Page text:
“That administration officials from your department are consulting with harm-reduction advocates … and sponsoring conferences controlled by the harm-reduction network completely undermines the work of the president, the Congress and the men and women who work in law enforcement across the nation who are trying desperately to fight the meth epidemic,” Souder wrote, according to the Washington Times.

Salt Lake City’s mayor Rocky Anderson, an outspoken critic of the Bush administration and its policies, defended the conference during an address. He stressed that more money is needed for treatment and called the “Just Say No” approach a “dismal failure.”

“The mayor really put himself out there,” says Nick Boyce, who attended the conference on behalf of the AIDS Committee Of Toronto (ACT). “In the political climate he’s in, I have a lot of respect for him. It gave me a sense of hope.”

Finch admits the overwhelming amount of information at the conference initially prompted him to think the hard-line approach was the right one.

“As a former user, my first reaction was, ‘We need to have a clampdown and we really need to stigmatize this,'” he says. “And as I walked away I realized that’s not going to work.”

Going clean and cutting ties with his party lifestyle worked for Finch, but he points out that may not work for everyone. He says that strong peer-to-peer support alongside nonjudgmental campaigns and treatment will ultimately help gay and bisexual men make healthy choices.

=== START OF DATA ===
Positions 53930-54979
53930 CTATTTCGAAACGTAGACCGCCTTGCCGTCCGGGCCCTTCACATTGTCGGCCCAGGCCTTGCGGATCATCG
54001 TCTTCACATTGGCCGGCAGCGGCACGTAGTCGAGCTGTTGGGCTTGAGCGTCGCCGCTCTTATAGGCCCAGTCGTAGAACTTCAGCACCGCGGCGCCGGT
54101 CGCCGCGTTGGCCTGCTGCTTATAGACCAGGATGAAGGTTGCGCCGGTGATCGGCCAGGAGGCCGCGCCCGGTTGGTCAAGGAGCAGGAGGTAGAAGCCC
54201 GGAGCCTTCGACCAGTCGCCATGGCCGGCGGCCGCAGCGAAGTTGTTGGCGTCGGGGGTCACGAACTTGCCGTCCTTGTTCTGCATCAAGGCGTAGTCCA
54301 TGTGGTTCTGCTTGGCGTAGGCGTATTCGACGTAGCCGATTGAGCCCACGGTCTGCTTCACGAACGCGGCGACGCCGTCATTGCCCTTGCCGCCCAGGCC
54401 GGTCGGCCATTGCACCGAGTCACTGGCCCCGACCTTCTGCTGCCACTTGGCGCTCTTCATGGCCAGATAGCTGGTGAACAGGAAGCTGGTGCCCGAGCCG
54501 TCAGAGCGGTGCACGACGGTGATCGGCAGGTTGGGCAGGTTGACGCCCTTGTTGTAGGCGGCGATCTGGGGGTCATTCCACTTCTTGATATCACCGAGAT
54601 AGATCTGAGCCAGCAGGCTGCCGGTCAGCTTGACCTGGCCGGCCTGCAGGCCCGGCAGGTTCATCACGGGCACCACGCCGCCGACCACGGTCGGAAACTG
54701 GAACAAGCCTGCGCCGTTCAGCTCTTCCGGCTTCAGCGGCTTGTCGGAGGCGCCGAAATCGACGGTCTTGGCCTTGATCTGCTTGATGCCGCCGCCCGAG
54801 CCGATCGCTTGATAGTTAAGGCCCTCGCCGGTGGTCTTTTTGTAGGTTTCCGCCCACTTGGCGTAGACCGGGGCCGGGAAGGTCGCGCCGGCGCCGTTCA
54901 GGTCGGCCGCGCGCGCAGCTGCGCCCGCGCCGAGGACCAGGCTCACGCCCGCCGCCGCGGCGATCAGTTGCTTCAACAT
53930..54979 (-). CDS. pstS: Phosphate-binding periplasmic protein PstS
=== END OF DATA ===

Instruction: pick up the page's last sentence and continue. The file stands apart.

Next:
Once the addiction is beaten, Finch says, the original feelings of depression, loneliness and anxiety linger, posing a new challenge: facing your feelings without turning back to drugs.

“You really have to learn to have sex all over again,” he says. “After not doing crystal, sex seems dull and boring. Why bother?”

Along with the chemical effects of drugs like crystal, outreach workers at organizations like CTAC and ACT say that social attitudes specific to the queer community play a part in men’s decisions to have unprotected sex, thereby increasing the risk of HIV transmission.

Boyce, ACT’s gay men’s harm reduction coordinator, says ACT intends to launch a crystal awareness campaign at the end of the year that will draw on interviews with crystal users, ex-users and nonusers and target the reasons why some men have unprotected sex when high.

“A lot of men want to connect with other men. It’s a very sexualized culture, we’ve been conditioned to think about sex and to have sex,” says Boyce. “Some men feel guilty about being gay, about having sex. It may not be overt, but subtle reasons play out in your head.”

Although the sense is that gay men use crystal mainly for sex, heterosexual men take it as an energy booster and for partying – sex isn’t in the top three reasons. A trucker might take it to stay awake while on a long haul, while street youth get into because it’s a cheap high. Some people, primarily women, use it to lose weight.

In Utah, a state with 2.2-million citizens, there are 10 crystal anonymous groups. In Toronto, home to 2.48 million people, the city’s only crystal anonymous group met last month at the 519 Community Centre for the first time.